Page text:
Sydney stalls ticket sales
By TERRY JONES -- Edmonton Sun
SYDNEY - It couldn't get any worse for Canadian track and field than missing the medals for the first time since the 1972 Munich Olympics, right?
You could call a press conference to honour your successful athletes and have only one writer show up.
And that writer - me - would be there mostly to get reaction to the news that ticket sales for next year's World Championships In Athletics, which had been selling like hot cakes, had stopped selling almost entirely as a result of what happened to the Canadian track team here and the drug stories which took the focus off the world athletes once again.
Twenty-four per cent in 24 hours.
Thirty-three per cent in one week.
Forty-one and a half per cent (and 50 percent of budget) in one month.
They were going great. Then the OIympics began.
In the Olympic month of September Edmonton 2001 sold the grand total of three and a half per cent. Suddenly, mostly because of that Canadian track team, what was looking like a tough ticket has become a tough sell. Suddenly they're stalled at 45 per cent.
"I know Jack Agrios and the Edmonton people were hoping these Olympics would be a spike for them in ticket sales.'' said Ted Thresher, the beleaguered Athletics Canada boss whose job is hanging by a thread after what happened here.
"I'm surprised to hear that,'' he said of the numbers. "Maybe people spent the month watching the Olympics on TV and will go back to buying the tickets now. I'm confident we'll have a sellout next summer in Edmonton. People will put the event first. And 45 per cent ticket sales in two months, no matter what has happened, is brilliant.''
Edmonton 2001 chairman Jack Agrios said he remains "totally pleased - we're way ahead of where anybody has been before. Everybody is amazed. Forty-five per cent is a fantastic number. When we sell that final ticket this is going to be a terrific story.''
Imagine the story if Edmonton 2001 had stuck with their original plan of putting tickets on sale at the start of the Sydney Olympics instead of the one-year-to-go date of Aug. 3.
At the press conference, which was attended by one more athlete than media person (Ted Katz of CBC radio was also there), Ladonna Antoine of Regina, who went from being ranked 50th in the world to a personal best and 11th at the Olympics in the 400 metres, said she's hoping an amazing scene like the 110,000 who watched her make her move into world contention, Kevin Sullivan's fifth place in the 1,500 metres and Jason Tunks' sixth place in the discus, would happen at home.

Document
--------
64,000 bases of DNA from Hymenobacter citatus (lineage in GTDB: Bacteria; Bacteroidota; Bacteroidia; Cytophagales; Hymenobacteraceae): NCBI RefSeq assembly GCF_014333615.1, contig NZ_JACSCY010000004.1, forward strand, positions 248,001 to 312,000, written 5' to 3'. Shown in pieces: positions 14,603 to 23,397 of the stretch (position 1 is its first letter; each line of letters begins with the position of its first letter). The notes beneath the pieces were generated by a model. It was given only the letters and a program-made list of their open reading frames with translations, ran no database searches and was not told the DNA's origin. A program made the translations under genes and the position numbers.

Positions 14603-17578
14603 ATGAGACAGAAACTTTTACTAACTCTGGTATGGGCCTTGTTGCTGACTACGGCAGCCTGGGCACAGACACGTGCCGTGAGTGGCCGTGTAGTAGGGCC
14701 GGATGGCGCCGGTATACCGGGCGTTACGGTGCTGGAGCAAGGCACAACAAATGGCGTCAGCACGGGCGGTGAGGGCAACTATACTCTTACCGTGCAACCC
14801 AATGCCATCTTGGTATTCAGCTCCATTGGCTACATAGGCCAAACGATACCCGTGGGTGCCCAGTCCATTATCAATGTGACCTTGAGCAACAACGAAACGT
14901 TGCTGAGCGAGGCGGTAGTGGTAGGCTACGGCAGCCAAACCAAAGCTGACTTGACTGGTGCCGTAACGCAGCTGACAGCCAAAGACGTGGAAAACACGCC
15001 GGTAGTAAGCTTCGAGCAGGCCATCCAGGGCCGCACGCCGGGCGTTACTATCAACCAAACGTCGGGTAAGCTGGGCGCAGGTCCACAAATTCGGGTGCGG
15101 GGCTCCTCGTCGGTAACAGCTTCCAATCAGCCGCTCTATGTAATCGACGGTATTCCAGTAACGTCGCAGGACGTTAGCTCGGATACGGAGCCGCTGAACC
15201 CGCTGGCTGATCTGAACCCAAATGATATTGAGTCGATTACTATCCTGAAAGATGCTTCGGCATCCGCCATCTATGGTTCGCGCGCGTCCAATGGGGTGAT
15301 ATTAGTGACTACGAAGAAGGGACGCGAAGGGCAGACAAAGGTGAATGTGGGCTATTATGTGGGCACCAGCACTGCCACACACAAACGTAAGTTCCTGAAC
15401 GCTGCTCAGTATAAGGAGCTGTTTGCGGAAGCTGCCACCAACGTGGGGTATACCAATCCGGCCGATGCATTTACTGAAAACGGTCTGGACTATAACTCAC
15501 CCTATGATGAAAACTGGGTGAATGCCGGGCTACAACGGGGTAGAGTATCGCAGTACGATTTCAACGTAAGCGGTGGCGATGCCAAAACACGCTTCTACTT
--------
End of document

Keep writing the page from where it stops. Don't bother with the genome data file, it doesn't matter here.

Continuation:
"Australia cheering on the Australians here was amazing,'' she said.
"Next year we want to perform well. We want to see medals and people in the finals and to hear our national anthem,'' she said.
"After what happened here, I can't wait to get to the Worlds in Edmonton next year.''
Tunks said he's getting closer and closer to the podium.
"I was 33rd at the Olympics in 1976 and sixth this year. It proves to me what I can do next. Most of the guys in discus are 10 years older than me ...''
Sullivan suggested it is depressing to think that Canadians were too busy being upset at what was happening with the spring and relay guys to take much notice of what happened to the three people Athletics Canada had brought to their non-event.
GET WHAT WE PAID FOR
The rest of the sad presser was Athletics Canada getting in their two bits' worth, a day late and a dollar short, on the Canadian storyline of these Games, which is basically, we're getting what we paid for and that we suffer from comparisons to Australia, the nation which stole our sports system, perfected it and then threw millions more at it for Sydney 2000 while Canada got rid of our program and then turned off the tap.
"Australia spends $280 million. Canada spends $70 million,'' said Thresher.
"We won 22 medals in Atlanta based on spending during an earlier period. It has to be a 20-year program. Australia got the wake-up call when they didn't win a gold medal at the Montreal Olympics in 1976 either and set out to fix their program.''
Sullivan said it's been broke for years and he's delighted with all the talk of finally fixing it.
"The whole system is based too much on politics, bureaucrazy and administration. It's not enough about the athletes. The most important part should be about the athletes,'' he said.
Money spent now isn't going to make a difference for next year, however.
Despite Sullivan, Tunks, Mark Boswell, Antoine and a couple of others, Edmonton 2001 tickets and Canadian flags aren't selling well right now.